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Matthew 11:12


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#1 Justin Frank

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Posted 21 March 2014 - 07:39 PM

Can someone please help me understand the meaning of this verse? Thank you

#2 Phoebe K.

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Posted 21 March 2014 - 09:57 PM

Hi,

 

I am not an expert at interpreting the texts, infact I tend to rely on listening to sermons and reading the fathers to understand the texts of the gospels.  What I will say is that we do not tend to interpret individual verces but rather in the context of the passage within the narrative of the Gospel (in this case) or the book the passage is found in.

 

this verse comes in a time when Jesus is talking about John the Baptist just after the baptist's decibles had come to ask him is he was the Meshiah.  Here Jesus is talking about the Baptist as Elijah and the change in era this brings about.  It can also bee seen to allude to the coming violence of John's martyrdom and the Crusifiction.

 

I will leave a full interpretation to those who have the skill to do this.  Though in my personal opinion it would be good for you to desscuss it with your Presbyter.

 

Phoebe



#3 Justin Frank

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Posted 21 March 2014 - 11:57 PM

Thank you, Phoebe.

I am not looking for an out of context interpretation of the verse. I wish to understand it in context, but I don't understand it. That one particular sentence is mysterious to me.

I'd love more than anything to speak with my presbyter about it, but I am away from home until May, and I'm not going to call him about this.

If anyone has any insight into the meaning of this particular sentence, and a moment to spare, please help me understand.

Thanks.

#4 Mark Harris

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Posted 22 March 2014 - 12:55 PM

From OrthodoxYouth blogspot
“And from the days of John the Baptist up until now, the Kingdom of Heaven is taken by force unto the zealous in their zeal.”

#5 Rdr Andreas

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Posted 22 March 2014 - 03:08 PM

Matt 11:12


ἀπὸ δὲ τῶν ἡμερῶν Ἰωάννου τοῦ βαπτιστοῦ ἕως ἄρτι ἡ βασιλεία τῶν οὐρανῶν βιάζεται, καὶ βιασταὶ ἁρπάζουσιν αὐτήν.


And from the days of John the Baptist until now the kingdom of heaven is taken by force and the violent seize it.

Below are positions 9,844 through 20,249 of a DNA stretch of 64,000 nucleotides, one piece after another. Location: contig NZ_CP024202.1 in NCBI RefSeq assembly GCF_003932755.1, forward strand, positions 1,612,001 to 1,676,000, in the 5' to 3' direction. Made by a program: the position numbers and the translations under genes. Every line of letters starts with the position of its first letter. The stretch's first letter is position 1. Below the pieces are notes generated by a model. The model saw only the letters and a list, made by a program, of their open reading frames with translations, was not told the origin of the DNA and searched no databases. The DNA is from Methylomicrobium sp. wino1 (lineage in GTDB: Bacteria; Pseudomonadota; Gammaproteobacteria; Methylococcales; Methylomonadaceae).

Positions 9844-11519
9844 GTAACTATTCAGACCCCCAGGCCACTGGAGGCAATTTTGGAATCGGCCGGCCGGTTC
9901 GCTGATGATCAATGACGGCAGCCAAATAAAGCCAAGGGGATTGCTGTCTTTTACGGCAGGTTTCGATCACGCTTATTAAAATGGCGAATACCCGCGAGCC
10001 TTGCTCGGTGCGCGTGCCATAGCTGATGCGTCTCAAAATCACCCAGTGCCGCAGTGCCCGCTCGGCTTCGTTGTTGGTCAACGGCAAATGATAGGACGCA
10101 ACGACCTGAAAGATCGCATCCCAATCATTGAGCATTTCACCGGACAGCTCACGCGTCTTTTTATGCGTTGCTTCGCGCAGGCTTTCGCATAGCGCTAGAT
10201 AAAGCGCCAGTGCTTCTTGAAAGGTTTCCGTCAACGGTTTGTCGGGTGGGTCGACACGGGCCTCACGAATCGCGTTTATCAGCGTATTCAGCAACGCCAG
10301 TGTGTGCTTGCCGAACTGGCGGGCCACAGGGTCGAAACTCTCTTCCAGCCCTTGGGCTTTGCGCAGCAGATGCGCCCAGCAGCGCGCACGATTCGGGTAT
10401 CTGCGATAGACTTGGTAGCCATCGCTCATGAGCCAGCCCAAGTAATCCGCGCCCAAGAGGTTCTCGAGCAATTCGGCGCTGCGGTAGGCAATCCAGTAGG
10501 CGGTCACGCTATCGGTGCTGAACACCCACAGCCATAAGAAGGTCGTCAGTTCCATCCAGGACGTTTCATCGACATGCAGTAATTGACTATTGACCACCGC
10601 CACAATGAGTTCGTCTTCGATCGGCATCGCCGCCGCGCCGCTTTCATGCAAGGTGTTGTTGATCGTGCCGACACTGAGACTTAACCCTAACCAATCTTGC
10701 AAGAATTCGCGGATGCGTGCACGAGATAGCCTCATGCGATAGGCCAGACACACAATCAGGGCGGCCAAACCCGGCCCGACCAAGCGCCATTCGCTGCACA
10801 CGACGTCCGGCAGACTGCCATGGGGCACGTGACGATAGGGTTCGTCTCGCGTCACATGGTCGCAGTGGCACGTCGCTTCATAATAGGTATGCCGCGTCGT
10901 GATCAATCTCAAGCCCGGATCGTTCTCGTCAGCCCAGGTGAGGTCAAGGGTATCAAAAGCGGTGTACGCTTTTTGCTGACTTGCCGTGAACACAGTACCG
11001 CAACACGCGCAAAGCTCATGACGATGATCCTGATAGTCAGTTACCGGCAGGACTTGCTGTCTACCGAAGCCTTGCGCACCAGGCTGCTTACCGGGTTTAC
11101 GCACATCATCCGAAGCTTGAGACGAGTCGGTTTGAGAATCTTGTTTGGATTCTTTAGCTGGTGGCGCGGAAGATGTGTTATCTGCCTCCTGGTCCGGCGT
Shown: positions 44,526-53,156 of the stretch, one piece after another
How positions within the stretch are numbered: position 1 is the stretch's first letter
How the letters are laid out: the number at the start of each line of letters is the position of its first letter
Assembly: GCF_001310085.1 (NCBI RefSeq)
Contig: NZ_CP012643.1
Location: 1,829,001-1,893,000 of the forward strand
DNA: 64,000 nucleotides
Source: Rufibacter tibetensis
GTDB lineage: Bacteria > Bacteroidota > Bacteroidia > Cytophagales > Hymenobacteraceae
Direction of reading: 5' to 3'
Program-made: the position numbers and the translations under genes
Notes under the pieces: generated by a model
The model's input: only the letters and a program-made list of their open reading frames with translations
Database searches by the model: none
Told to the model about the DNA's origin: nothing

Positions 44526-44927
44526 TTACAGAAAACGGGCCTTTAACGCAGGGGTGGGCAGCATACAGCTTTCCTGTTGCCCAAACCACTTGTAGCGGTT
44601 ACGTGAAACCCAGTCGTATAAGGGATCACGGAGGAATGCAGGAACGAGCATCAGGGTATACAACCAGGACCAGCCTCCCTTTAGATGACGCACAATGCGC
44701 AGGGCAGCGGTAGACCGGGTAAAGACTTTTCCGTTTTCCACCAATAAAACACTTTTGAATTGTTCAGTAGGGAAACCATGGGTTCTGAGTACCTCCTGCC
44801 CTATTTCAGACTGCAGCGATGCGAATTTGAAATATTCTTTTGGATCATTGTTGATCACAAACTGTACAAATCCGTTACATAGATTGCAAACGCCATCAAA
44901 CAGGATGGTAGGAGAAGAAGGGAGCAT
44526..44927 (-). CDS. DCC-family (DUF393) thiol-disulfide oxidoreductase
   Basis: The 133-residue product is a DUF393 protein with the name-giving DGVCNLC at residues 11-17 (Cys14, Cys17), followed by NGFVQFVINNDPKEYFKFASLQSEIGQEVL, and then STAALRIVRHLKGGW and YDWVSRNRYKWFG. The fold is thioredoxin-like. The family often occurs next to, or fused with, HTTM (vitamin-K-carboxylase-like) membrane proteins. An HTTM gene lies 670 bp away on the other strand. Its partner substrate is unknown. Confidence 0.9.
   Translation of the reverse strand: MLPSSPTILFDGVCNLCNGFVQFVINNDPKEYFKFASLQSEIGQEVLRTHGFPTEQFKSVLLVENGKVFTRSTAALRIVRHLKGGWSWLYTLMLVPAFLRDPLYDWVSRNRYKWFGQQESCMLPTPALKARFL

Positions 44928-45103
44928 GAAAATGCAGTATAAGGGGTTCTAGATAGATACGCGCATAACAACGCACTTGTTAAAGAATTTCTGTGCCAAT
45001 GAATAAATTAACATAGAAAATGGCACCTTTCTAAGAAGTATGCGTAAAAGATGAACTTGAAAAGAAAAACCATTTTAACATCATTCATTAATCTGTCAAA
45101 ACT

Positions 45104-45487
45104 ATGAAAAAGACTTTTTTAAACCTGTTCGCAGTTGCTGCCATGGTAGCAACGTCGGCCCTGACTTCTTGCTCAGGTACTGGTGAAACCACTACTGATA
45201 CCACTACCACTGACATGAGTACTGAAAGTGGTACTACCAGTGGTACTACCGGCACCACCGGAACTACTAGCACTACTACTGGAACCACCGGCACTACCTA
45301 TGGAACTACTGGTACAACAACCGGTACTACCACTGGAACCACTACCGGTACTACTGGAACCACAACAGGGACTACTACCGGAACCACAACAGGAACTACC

The Holy Fathers tell us that Christ being greater than John, many are now acquiring the kingdom of heaven by force, going in through the narrow gate. It takes force and violence to enter the kingdom because we have to fight against our passions and indolence and against the enemy: ‘we wrestle not against flesh and blood, but against principalities, against powers, against the rulers of the darkness of this world, against spiritual wickedness in high places’ (Eph 6:12).
No one strolls into the kingdom of heaven.
 



#6 Antonios

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Posted 23 March 2014 - 12:16 AM

I think Andreas is on point here and reminds me of the verse from

 

1 Cor 9:27

 

 But I discipline my body and bring it into subjection, lest, when I have preached to others, I myself should become disqualified.
 

 

Traditionally, when I have read the verse in the OP I have thought how these following quotes of Christ may relate:

 

Matthew 10:34

 

“Do not think that I came to bring peace on earth. I did not come to bring peace but a sword. 35 For I have come to ‘set a man against his father, a daughter against her mother, and a daughter-in-law against her mother-in-law’; 36 and ‘a man’s enemies will be those of his own household.’ 37 He who loves father or mother more than Me is not worthy of Me. And he who loves son or daughter more than Me is not worthy of Me. 38 And he who does not take his cross and follow after Me is not worthy of Me. 39 He who finds his life will lose it, and he who loses his life for My sake will find it.

 

It seems to me that Christ is saying that with the call for repentance started by St. John the Forerunner until now, our flesh relations and attachments must be severed, whether to our own passions or even to our own family, if they stand between us and God.

 

Another quote which pops up when I read the OP verse is

 

Revelation 3:15